Burundi
The bodies were reportedly found by local fishermen.Wikimedia Commons

A heated dispute has broken out between Rwanda and neighbouring country Burundi over 40 bodies found in a lake, according to Reuters.

The bodies were found on the Burundian side of Lake Rweru, with some of the corpses wrapped in plastic whilst others were reportedly found bound up. The origins, identities and cause of death of the bodies remains unclear.

While offficials say that just six bodies were found, local fishermen claim that they saw "as many as 10 times that number." Both countries are denying any involvement and have instead blamed each other.

The corpses were discovered in August, and an inquiry has been carried out by a team of Burundian officials.

Announcing the results of the inquiry at a news conference yesterday (14 October), Valentin Bagorikunda, the Burundian general prosecutor leading the investigation, concluded that the victims were not Burundian citizens but Rwandan.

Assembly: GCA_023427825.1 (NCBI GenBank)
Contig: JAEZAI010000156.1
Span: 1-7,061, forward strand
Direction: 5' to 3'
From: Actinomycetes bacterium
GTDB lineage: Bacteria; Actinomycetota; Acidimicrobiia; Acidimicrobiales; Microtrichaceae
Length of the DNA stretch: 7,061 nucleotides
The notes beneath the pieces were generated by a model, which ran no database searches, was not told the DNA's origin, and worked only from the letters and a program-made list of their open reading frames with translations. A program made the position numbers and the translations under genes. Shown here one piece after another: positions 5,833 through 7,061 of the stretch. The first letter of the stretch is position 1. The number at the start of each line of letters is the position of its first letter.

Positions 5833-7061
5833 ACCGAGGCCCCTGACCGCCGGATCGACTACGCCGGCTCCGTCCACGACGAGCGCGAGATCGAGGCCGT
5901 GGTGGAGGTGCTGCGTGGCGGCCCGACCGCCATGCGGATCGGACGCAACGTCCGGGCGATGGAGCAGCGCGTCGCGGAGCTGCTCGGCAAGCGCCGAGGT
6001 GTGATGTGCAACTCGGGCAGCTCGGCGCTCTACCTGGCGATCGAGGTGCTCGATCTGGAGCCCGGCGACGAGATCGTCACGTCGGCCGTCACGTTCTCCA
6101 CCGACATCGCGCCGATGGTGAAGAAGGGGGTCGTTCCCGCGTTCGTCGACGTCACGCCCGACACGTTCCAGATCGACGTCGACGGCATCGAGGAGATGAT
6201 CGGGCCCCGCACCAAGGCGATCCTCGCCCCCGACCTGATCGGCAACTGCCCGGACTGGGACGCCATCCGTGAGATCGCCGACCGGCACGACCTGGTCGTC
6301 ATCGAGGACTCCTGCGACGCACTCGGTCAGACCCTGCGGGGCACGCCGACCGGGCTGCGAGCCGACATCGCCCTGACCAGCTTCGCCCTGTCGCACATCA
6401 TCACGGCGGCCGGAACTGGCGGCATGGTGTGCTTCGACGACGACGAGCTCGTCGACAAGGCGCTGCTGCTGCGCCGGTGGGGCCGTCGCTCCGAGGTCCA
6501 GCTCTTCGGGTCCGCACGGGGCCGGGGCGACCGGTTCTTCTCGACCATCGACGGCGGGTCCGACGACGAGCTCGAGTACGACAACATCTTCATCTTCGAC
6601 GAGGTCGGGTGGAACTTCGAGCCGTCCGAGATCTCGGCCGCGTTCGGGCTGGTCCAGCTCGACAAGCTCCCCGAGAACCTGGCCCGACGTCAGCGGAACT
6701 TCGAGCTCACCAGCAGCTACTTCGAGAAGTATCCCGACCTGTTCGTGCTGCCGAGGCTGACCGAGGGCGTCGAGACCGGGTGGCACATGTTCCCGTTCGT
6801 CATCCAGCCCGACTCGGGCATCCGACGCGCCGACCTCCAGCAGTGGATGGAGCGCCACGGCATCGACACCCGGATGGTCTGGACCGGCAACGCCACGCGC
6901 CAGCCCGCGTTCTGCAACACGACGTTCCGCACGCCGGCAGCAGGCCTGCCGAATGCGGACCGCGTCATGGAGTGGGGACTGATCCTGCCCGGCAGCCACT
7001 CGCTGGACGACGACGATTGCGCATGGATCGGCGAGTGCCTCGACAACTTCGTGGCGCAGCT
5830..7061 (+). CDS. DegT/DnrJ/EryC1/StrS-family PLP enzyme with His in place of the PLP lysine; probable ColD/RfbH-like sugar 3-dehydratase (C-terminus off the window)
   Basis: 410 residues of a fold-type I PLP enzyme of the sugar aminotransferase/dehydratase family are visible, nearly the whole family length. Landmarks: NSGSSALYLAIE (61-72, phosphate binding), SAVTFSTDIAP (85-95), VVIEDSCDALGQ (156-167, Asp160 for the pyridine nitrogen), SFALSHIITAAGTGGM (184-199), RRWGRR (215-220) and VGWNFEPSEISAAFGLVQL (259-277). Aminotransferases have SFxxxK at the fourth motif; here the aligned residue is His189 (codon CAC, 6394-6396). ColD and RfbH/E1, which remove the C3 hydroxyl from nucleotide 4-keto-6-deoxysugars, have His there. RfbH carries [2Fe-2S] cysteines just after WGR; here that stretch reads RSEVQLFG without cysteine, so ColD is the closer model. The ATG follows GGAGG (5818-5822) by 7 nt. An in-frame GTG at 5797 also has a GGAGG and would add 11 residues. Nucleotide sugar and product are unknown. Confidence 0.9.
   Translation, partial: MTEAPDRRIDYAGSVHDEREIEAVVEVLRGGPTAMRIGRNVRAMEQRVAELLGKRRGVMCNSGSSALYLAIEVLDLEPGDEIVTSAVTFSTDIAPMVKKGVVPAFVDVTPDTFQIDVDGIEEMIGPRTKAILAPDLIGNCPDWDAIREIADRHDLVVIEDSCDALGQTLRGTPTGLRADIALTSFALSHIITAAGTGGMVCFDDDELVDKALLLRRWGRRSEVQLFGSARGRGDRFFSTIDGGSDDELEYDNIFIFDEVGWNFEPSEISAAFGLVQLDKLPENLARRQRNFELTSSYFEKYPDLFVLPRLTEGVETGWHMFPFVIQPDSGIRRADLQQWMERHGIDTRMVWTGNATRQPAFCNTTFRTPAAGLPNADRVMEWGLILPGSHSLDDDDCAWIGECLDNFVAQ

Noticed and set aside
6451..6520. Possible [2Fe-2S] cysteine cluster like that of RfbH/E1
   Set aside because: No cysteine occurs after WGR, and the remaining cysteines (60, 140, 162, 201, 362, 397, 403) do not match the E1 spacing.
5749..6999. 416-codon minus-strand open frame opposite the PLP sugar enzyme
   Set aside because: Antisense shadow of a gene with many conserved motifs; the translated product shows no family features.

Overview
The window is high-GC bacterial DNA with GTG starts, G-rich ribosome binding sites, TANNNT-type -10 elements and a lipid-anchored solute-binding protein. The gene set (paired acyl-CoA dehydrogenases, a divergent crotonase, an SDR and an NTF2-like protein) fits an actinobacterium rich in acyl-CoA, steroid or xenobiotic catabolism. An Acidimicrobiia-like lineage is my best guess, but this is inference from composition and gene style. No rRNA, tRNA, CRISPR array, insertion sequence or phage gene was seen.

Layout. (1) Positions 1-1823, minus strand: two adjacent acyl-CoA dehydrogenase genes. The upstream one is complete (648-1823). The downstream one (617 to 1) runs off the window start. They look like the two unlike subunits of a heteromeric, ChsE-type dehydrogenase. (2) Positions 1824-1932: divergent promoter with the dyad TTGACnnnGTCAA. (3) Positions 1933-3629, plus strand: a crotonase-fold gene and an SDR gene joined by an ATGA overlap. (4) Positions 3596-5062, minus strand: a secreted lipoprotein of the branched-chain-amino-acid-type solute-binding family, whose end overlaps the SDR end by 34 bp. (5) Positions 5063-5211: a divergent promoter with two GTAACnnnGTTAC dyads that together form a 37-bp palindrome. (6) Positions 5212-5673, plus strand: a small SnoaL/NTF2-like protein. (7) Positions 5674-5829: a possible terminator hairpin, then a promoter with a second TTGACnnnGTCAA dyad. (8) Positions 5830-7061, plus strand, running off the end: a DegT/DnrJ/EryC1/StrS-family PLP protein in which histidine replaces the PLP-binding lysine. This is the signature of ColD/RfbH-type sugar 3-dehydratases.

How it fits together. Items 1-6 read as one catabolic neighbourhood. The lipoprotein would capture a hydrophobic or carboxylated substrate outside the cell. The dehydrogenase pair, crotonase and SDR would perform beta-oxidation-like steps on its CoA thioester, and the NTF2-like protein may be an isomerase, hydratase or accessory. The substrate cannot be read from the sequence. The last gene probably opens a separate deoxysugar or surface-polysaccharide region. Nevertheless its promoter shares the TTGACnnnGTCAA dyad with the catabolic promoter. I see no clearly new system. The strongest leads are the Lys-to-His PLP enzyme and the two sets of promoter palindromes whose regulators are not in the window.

"In conclusion, following all the evidence we have, it appears that the bodies found in August came from Rwanda. This is corroborated by reports from Burundi security forces, and testimonies of farmers and fishermen from Rwanda and Burundi."

Burundi claims that the bodies must have floated down the Akagera river from Rwanda and ended up on the Burundian side of the river.

Rwanda has not commented on the findings of the Burundian investigation.

The United States called for both countries to find out what had happened to the bodies, urging a "prompt, thorough, impartial and concerted investigation".

Relations between the two Great Lakes countries has been tense in recent years. Paul Kagame, President of Rwanda, has been accused of involvement in the assassinations of exiled opposition figures as well as targeting Hutus allegedly involved in the genocide.

Security concerns have been growing in Burundi with elections due in June 2015. The country has been through decades of ethnic massacres and political instability. A 12-year civil war decimated the country, only ending in 2005.